Cerebral ischemia – Alternatively, in severe cases, it has been postulated that disordered cerebral autoregulation leads to reactive focal vasoconstriction, thereby resulting in local hypoperfusion, cytotoxic edema, and cerebral infarction [8,16,17]. It is also possible that the cerebral infarctions, which uncommonly occur in RPLS, could result from compression of the microcirculation from the mass effect of vasogenic edema. Some patients, but not all, have demonstrable vasoconstriction on radiologic imaging [10,18]. Also, radionuclide studies have demonstrated perfusion deficits in some patients with RPLS [19,20]. (See 'Neuroimaging' below.)

However, ischemia is not believed to play the major pathophysiologic role in most patients with RPLS. Pathologic studies, while quite limited, have not revealed ischemia or infarction [21]; increased rather than decreased perfusion can also be seen on radionuclide imaging studies [22], and many patients with RPLS do not have demonstrable vascular narrowing. Most persuasive in this regard is that clinical and neuroradiographic findings are completely reversible in most patients.

Endothelial dysfunction – Endothelial dysfunction has also been implicated in the pathophysiology of RPLS, especially in cases associated with preeclampsia or cytotoxic therapies [1,2]. The latter may have direct toxicity on vascular endothelium, leading to capillary leakage and to blood-brain barrier disruption and axonal swelling, which may then trigger vasogenic edema [1,23]. RPLS associated with these therapies may occur in normotensive individuals and with nontoxic levels of these drugs [2].

In preeclampsia, markers of endothelial cell dysfunction (lactate dehydrogenase, abnormal red blood cell morphology) typically arise prior to the clinical syndrome and correlate better with the extent of cerebral edema than do blood pressure changes [24-26]. More specific markers of endothelial dysfunction that also are released in patients with preeclampsia include fibronectin, tissue plasminogen activator, thrombomodulin, endothelin-1, and, in particular, von Willebrand factor [27-29]. Secretion of trophoblastic cytotoxic factors originating from a poorly perfused fetal unit may provide the initial stimulus [30]. (See "Preeclampsia: Pathogenesis".)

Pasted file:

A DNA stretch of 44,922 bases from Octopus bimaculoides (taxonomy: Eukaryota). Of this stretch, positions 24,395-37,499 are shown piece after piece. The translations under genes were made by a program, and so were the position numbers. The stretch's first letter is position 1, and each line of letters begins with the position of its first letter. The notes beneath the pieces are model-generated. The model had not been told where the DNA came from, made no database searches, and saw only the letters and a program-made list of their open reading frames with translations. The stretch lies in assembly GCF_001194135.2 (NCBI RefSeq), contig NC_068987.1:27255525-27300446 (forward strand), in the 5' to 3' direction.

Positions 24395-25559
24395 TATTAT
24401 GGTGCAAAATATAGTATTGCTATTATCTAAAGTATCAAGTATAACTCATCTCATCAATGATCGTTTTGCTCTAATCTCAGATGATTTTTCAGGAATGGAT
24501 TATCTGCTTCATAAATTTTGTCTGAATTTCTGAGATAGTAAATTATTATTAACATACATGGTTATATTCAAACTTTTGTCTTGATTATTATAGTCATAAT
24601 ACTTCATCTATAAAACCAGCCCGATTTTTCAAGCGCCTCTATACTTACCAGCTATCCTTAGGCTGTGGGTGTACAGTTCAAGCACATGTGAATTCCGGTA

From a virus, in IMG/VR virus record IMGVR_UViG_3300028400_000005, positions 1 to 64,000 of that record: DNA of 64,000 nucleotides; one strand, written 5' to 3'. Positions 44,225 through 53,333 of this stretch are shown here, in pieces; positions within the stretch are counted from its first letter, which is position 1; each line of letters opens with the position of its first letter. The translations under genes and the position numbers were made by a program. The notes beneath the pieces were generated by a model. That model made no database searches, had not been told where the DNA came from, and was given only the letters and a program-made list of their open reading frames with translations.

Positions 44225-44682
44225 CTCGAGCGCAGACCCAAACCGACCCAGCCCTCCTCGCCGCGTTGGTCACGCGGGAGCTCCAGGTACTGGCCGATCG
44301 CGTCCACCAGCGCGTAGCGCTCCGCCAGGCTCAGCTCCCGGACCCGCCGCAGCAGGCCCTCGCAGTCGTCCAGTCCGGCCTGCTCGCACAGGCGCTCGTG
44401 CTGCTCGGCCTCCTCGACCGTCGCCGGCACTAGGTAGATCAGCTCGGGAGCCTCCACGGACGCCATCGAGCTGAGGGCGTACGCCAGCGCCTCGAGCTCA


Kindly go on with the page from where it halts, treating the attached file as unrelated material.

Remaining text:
Markers of endothelial cell dysfunction have been reported in patients with RPLS in other clinical settings including chronic renal failure, lupus nephritis, and hemolytic uremic syndrome [2]. While cases of RPLS associated with thrombotic thrombocytopenic purpura usually occur with coexistent hypertension and renal failure [31], one reported case in the absence of these complications suggests a primary role for endothelial injury in this setting as well [32].

Other mechanisms – In some clinical settings, uremia, sepsis, hypomagnesemia, and other metabolic disturbances have been implicated [8,23]. These factors affect the function of the vascular endothelium. Fluid overload may also contribute to cerebral edema in some patients.

Anatomic distribution — RPLS characteristically involves the subcortical white matter in the posterior cerebral hemispheres. However, other brain regions may be affected. (See 'Neuroimaging' below.)

The combination of acute hypertension and endothelial damage results in hydrostatic edema, a specific form of vasogenic edema characterized by the forced leakage of serum through capillary walls and into the brain interstitium. If this is severe enough, it will be evident radiographically. Endothelial injury or dysfunction in the blood-brain barrier endothelium leads to edema, protein extravasation, and fibrinoid necrosis [33]. The cortex, structurally more tightly packed than the white matter, resists accumulation of edema, hence the predilection of abnormalities to be seen in the white matter [34].